One and an eighth inches? Fifty pricks? Anyway, I think I deserve to have this dumb pie named after myself after the amount of work I put into it. So we're changing the name on this one to “Blair Cowan's Irritatingly Difficult and Highly Specific but Completely Adaptable Key Lime Surprise Pie.”*

I have to say, Ms. York didn't let us down. I was ready to hate this pie, I really was: it's extremely time-consuming, it requires a ton of ingredients that aren't easy to find in the UK, it includes two flavours I didn't expect to enjoy together, and worst of all (to me), it includes cooking cornstarch, which I can almost never do successfully. But then a weird thing happened. After it chilled and everything set and we served it with the incredibly irritating chocolate-covered hazelnuts I had made earlier and a “cloud” of whipped cream... it turned out to be delicious. Judson loved it, I loved it, and our only disappointment is that we went out of town for the weekend and couldn't finish it on our own.

*As a sidenote, I was gonna include a joke in here about not knowing who Laura York was, but then I looked her up and found this.

The Verdict:

3.5 spoons out of five. This pie is good. Really good (which it should be, since it will dirty every dish in your kitchen and take you an entire afternoon to make, a fact which is rendered even more irksome by the fact that normal key lime pies are so easy). If you aren't stuck making the recipe word for word like I am, it's definitely possible to adapt it to be easier and quicker: use a pre-made pie crust, use hot fudge ice cream topping instead of the homemade filling I had to make because I couldn't find anything premade, don't bother coating your own macadamia nuts in chocolate, buy a bottle of key lime juice instead of juicing your own limes, and you could even skip the whipped cream, as the real treat here is the pie itself. I'd rank it higher if it was easier to make, but the awesome taste and texture don't quite outweigh the amount of work I put into this one.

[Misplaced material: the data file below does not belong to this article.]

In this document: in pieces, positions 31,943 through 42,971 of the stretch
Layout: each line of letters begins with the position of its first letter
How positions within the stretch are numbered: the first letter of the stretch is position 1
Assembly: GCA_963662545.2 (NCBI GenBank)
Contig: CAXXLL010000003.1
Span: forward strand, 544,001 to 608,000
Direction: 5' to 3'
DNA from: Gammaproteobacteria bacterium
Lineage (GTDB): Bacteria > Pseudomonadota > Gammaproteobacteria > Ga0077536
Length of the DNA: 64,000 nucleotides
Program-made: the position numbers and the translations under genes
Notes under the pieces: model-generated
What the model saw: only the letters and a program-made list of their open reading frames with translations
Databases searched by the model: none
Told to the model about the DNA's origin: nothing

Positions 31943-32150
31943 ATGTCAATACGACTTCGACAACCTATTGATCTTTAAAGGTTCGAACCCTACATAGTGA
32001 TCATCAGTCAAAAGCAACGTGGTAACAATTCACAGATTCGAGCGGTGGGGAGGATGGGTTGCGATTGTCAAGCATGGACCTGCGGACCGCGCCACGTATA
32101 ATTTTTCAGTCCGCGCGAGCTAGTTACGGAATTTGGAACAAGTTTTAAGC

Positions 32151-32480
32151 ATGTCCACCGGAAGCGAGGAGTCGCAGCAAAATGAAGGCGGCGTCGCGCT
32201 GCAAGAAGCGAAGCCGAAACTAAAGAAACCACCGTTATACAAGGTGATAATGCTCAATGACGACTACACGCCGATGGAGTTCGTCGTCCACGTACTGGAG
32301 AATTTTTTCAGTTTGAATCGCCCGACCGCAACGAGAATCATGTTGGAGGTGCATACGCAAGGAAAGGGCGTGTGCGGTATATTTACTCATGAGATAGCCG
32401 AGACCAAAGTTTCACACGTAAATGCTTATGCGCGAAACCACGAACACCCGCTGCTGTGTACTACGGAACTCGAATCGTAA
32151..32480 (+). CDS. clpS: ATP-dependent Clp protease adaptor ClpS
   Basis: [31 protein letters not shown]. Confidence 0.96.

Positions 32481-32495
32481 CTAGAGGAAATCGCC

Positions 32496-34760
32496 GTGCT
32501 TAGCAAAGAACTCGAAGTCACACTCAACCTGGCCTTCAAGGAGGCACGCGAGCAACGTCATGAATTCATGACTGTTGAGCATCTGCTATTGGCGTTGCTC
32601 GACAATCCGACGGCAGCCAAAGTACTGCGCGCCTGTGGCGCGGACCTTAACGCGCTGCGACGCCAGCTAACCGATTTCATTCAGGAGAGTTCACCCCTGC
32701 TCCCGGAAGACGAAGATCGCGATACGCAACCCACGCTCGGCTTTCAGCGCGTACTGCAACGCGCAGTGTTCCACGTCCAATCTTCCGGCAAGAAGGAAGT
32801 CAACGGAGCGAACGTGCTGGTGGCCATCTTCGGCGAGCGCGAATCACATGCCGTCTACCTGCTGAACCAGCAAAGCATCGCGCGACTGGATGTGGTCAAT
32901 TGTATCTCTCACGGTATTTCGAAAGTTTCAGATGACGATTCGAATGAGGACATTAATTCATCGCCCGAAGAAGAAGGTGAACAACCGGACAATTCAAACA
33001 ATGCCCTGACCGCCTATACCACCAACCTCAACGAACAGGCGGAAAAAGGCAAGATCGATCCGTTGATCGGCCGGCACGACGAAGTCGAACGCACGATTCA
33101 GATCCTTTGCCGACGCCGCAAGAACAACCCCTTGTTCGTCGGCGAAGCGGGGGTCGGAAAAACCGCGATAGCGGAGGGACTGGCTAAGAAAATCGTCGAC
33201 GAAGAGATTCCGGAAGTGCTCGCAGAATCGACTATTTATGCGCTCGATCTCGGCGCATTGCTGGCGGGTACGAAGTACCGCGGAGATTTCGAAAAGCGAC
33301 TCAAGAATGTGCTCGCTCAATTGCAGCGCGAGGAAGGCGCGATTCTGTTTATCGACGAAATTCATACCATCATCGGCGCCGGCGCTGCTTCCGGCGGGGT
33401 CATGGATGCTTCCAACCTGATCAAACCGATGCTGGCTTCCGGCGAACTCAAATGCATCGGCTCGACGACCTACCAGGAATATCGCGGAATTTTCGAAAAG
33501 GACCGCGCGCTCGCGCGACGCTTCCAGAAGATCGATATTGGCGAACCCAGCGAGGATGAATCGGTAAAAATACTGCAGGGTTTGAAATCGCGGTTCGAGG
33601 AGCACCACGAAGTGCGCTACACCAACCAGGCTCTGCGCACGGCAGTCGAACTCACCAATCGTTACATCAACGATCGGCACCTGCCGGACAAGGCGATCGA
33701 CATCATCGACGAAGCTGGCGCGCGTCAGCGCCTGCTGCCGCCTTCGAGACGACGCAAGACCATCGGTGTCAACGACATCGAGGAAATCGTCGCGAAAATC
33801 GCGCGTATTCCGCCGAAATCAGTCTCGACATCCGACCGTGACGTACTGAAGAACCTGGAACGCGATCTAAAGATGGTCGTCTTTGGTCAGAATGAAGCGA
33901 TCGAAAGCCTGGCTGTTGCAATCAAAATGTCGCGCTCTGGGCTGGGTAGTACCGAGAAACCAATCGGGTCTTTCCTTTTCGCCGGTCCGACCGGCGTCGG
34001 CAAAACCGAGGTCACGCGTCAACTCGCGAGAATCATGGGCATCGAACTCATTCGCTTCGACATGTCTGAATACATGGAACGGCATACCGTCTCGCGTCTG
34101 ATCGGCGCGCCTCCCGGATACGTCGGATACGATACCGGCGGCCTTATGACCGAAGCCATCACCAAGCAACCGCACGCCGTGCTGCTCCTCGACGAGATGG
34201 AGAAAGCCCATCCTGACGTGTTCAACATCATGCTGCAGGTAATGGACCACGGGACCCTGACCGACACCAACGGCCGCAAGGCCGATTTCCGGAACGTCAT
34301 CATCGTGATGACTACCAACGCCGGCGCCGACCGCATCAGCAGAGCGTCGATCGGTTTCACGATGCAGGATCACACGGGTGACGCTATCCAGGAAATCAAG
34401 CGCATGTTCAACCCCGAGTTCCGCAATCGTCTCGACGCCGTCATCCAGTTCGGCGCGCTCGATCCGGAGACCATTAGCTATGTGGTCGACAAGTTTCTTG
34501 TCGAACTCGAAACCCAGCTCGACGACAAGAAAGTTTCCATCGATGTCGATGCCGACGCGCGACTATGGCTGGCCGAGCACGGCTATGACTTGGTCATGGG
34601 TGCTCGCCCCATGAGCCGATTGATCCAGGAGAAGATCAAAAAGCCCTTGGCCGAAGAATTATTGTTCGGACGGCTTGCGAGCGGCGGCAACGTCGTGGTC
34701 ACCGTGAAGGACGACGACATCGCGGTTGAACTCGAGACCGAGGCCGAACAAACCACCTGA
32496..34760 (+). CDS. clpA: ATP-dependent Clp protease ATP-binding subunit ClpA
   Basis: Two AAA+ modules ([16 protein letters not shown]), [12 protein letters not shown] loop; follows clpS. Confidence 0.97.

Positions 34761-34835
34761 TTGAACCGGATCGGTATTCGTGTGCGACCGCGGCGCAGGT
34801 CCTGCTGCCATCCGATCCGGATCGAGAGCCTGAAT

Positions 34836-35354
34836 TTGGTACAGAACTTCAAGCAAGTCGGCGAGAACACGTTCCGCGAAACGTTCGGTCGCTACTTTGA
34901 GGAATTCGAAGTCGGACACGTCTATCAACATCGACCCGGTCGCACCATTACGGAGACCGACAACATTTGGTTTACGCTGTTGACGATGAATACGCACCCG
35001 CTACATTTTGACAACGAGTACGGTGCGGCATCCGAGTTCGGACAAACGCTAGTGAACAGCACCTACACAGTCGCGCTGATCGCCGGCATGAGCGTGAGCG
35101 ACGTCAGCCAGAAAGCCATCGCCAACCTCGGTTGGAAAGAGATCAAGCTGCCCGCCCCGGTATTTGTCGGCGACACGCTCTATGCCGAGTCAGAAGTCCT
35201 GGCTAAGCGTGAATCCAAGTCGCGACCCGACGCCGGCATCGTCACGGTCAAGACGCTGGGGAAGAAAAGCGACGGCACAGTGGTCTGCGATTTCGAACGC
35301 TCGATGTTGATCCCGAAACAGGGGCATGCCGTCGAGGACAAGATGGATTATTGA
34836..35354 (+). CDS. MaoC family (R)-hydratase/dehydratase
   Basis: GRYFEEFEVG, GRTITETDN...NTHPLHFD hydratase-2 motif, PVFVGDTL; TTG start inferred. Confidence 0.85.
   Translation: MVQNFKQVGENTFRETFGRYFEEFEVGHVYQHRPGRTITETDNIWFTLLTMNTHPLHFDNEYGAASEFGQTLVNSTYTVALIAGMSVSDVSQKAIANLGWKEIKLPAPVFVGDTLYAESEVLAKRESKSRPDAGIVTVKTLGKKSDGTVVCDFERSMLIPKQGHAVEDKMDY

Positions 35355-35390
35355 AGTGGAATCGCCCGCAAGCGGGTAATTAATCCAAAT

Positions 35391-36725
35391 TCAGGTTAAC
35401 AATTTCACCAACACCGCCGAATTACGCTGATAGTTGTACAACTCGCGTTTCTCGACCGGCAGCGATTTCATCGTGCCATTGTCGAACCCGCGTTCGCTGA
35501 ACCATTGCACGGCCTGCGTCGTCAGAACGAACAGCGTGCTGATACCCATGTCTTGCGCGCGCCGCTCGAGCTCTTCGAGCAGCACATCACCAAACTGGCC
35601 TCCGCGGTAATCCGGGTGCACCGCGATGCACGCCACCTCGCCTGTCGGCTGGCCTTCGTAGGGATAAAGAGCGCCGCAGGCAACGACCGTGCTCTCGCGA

(It's worth noting that Judson, who didn't have to make it and just got to eat it, is voting hard for a 5 Spoon rating. He loved it.)


Blair Cowan's Irritatingly Difficult and Highly Specific but Completely Adaptable Key Lime Surprise Pie

The Ingredients:

The Crust:

1 1/3 c flour
½ tsp salt
½ c shortening (or Stork, if you live in the UK)
3 tbsp ice water

The Fudge:

6 oz semi-sweet chocolate
1/3 c sugar
1 tbsp milk
1 tbsp butter
1 tsp vanilla
1 egg, beaten 
1/3 c macadamia nuts or hazelnuts, coarsely chopped